A substantial public health concern is malnutrition. Millions of individuals worldwide have been impacted by it, especially in underdeveloped nations. According to the World Health Organization (WHO), “malnutrition is an inadequate or excessive nutritional intake, an unbalanced intake of vital nutrients, or poor nutrient utilization.” Being overweight and undernutrition is the double burden of malnutrition. There are four general types: micronutrient deficiencies, underweight, stunting, and wasting (WHO, 2023). Malnutrition has a parlous negative effect since it can result in stunted development, a weaker immune system, cognitive impairment, and even mortality in young children under five(Hien & Kam, 2008). Stunting disproportionately affected 21.9% of children under 5, with 7.3% stunted. The COVID-19 pandemic has exacerbated the problem of malnutrition among vulnerable populations, with an estimated 149 million children under five suffering from chronic malnutrition and 49 million being malnourished (WHO, 2023).
Malnutrition is a complicated problem brought on by restricted healthcare access, a lack of readily available nutrient-rich food, poor personal hygiene, and poverty. It can lead to malnutrition due to a lack of essential vitamins, minerals, and other nutrients(FN et al., 2002). WHO estimates that malnutrition causes 45% of all child fatalities globally. Children who lack proper nutrition are more prone to illnesses and diseases, and their physical and cognitive development can be significantly impaired. Governments, other organizations, and NGOs are working to address malnutrition by providing access to nutritious food through various programs, such as cash transfer programs, food fortification, and nutrition education programs. The encouragement of breastfeeding is one of the best approaches to combat malnutrition. Breast milk provides infants with essential nutrients during the first 6 months of life and can help stave against illnesses and infections. Supporting breastfeeding can lower the risk of malnutrition and enhance the health outcomes of children(Scherbaum & Srour, 2016). Food fortification is another strategy for combating malnutrition. By rectifying micronutrient deficiencies, overall health outcomes can improve by fortifying staple meals with necessary vitamins and minerals(Chadare et al., 2019). Iodine deficiency illnesses, which can result in goiter and mental impairment, can be prevented, for instance, by adding iodine to salt, a standard practice in many nations. Fortifying staple foods with essential nutrients can improve health outcomes for vulnerable populations, such as young children, pregnant women, and neural tube defects, and help to prevent anemia. The cash transfer strategy, as used in Brazil and Mexico, might be beneficial for addressing malnutrition(Hoddinott & Bassett, 2008). These initiatives provide low-income households with money or vouchers to help them buy food and other necessities. Education is also critical in addressing malnutrition, as nutrition education programs can help raise awareness about healthy eating and dispel myths and misconceptions about nutrition. Healthcare providers can identify and treat malnutrition and provide nutrition education and counseling to help individuals and families make healthier food choices.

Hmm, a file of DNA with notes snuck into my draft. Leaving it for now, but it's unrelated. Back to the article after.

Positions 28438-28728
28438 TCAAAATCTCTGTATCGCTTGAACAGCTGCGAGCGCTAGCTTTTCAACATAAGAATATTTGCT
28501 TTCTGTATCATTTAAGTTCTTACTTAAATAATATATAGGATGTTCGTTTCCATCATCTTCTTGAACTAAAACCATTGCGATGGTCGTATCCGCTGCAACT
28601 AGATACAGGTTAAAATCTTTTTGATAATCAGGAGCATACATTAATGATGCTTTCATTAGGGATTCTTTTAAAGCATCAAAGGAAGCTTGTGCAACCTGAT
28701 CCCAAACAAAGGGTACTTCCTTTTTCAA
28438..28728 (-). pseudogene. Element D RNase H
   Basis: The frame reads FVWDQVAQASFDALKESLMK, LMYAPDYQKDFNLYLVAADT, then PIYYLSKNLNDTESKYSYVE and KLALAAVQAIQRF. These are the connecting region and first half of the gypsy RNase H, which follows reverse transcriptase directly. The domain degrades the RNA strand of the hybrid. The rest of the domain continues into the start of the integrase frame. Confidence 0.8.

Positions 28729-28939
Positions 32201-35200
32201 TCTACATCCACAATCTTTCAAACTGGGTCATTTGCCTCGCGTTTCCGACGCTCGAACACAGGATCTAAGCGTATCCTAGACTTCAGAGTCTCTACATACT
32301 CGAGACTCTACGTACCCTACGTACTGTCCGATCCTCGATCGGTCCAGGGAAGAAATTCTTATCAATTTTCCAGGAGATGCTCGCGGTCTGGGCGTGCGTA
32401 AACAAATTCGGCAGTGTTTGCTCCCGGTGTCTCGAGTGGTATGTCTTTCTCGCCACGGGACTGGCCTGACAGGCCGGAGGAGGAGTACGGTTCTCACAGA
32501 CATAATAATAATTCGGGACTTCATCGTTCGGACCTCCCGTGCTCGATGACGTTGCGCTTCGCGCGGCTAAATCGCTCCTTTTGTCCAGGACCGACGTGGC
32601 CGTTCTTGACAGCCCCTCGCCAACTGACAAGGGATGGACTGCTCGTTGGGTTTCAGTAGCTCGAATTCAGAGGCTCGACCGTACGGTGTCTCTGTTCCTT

Malnutrition raises the risk for mothers, newborns, kids, and teenagers, and inequality enhances this likelihood. Optimizing nutrition early in life can help ensure long-term benefits and low productivity and economic growth can lead to poverty and illness. More effort is needed to solve this issue. Governments, NGOs, and other organizations must work together to address malnutrition by promoting breastfeeding, fortifying staple foods, providing education, providing cash transfer programs, investing in nutrition, and other options that can also consider and implement.
Chadare, F. J., Idohou, R., Nago, E., Affonfere, M., Agossadou, J., Fassinou, T. K., Kénou, C., Honfo, S., Azokpota, P., & Linnemann, A. R. (2019). Conventional and food‐to‐food fortification: An appraisal of past practices and lessons learned. Food Science & Nutrition, 7(9), 2781-2795.
FN, K., JM, M., MM, K., MA, M., & KK, Z. (2002). Prevalence and risk factors of malnutrition. J. Natl. Inst. Public Health, 51, 1.
Hien, N. N., & Kam, S. (2008). Nutritional status and the characteristics related to malnutrition in children under five years of age in Nghean, Vietnam. Journal of Preventive Medicine and Public Health, 41(4), 232-240.
Hoddinott, J., & Bassett, L. (2008). Conditional cash transfer programs and nutrition in Latin America: assessment of impacts and strategies for improvement. Available at SSRN 1305326.
Scherbaum, V., & Srour, M. L. (2016). The role of breastfeeding in the prevention of childhood malnutrition. Hidden hunger, 115, 82-97.
Aneela Ilyas, MScN student at the School of Nursing and Midwifery, The Aga Khan University, Karachi, Pakistan. She has worked as Instructor NES at Pakistan Kidney and Liver Institute & Research Center and served as PHNS in the School of Nursing and Midwifery DHQ Hospital, Narowal. She has also worked as Research Associate for the Global Fund on Anti-Retroviral Therapy compliance with Nur Centre for Research & Policy and Nutrition Officer under IRMNCH Program.